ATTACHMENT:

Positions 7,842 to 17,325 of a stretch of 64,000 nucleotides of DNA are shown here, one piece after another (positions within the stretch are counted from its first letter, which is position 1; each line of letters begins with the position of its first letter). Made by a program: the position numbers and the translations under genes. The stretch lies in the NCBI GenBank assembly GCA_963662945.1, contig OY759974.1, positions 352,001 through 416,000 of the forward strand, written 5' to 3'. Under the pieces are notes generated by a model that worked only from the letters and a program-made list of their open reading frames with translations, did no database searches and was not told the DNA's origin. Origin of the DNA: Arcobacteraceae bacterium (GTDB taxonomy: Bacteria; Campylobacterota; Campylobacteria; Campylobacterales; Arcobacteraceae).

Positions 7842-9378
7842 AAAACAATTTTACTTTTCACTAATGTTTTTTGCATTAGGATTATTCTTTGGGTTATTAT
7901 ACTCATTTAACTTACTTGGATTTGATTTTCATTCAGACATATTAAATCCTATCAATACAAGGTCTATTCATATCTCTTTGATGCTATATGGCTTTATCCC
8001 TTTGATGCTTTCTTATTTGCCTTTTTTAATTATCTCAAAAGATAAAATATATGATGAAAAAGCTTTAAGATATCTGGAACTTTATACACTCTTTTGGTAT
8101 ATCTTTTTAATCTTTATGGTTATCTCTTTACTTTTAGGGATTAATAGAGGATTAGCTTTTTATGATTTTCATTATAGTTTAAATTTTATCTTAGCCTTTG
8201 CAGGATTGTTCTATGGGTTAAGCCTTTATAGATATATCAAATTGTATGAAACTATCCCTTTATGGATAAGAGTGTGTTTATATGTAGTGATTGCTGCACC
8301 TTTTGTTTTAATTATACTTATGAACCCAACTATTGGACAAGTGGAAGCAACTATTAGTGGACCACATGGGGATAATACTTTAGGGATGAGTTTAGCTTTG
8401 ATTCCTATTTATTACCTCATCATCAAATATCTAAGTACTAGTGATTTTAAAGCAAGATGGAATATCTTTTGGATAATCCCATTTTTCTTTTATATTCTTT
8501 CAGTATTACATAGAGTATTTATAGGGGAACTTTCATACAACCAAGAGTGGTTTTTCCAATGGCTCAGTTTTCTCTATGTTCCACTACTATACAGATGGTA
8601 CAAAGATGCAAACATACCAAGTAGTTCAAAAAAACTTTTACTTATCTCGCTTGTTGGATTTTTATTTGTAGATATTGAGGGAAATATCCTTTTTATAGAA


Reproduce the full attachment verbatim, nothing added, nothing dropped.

Positions 7,842 to 17,325 of a stretch of 64,000 nucleotides of DNA are shown here, one piece after another (positions within the stretch are counted from its first letter, which is position 1; each line of letters begins with the position of its first letter). Made by a program: the position numbers and the translations under genes. The stretch lies in the NCBI GenBank assembly GCA_963662945.1, contig OY759974.1, positions 352,001 through 416,000 of the forward strand, written 5' to 3'. Under the pieces are notes generated by a model that worked only from the letters and a program-made list of their open reading frames with translations, did no database searches and was not told the DNA's origin. Origin of the DNA: Arcobacteraceae bacterium (GTDB taxonomy: Bacteria; Campylobacterota; Campylobacteria; Campylobacterales; Arcobacteraceae).

Positions 7842-9378
7842 AAAACAATTTTACTTTTCACTAATGTTTTTTGCATTAGGATTATTCTTTGGGTTATTAT
7901 ACTCATTTAACTTACTTGGATTTGATTTTCATTCAGACATATTAAATCCTATCAATACAAGGTCTATTCATATCTCTTTGATGCTATATGGCTTTATCCC
8001 TTTGATGCTTTCTTATTTGCCTTTTTTAATTATCTCAAAAGATAAAATATATGATGAAAAAGCTTTAAGATATCTGGAACTTTATACACTCTTTTGGTAT
8101 ATCTTTTTAATCTTTATGGTTATCTCTTTACTTTTAGGGATTAATAGAGGATTAGCTTTTTATGATTTTCATTATAGTTTAAATTTTATCTTAGCCTTTG
8201 CAGGATTGTTCTATGGGTTAAGCCTTTATAGATATATCAAATTGTATGAAACTATCCCTTTATGGATAAGAGTGTGTTTATATGTAGTGATTGCTGCACC
8301 TTTTGTTTTAATTATACTTATGAACCCAACTATTGGACAAGTGGAAGCAACTATTAGTGGACCACATGGGGATAATACTTTAGGGATGAGTTTAGCTTTG
8401 ATTCCTATTTATTACCTCATCATCAAATATCTAAGTACTAGTGATTTTAAAGCAAGATGGAATATCTTTTGGATAATCCCATTTTTCTTTTATATTCTTT
8501 CAGTATTACATAGAGTATTTATAGGGGAACTTTCATACAACCAAGAGTGGTTTTTCCAATGGCTCAGTTTTCTCTATGTTCCACTACTATACAGATGGTA
8601 CAAAGATGCAAACATACCAAGTAGTTCAAAAAAACTTTTACTTATCTCGCTTGTTGGATTTTTATTTGTAGATATTGAGGGAAATATCCTTTTTATAGAA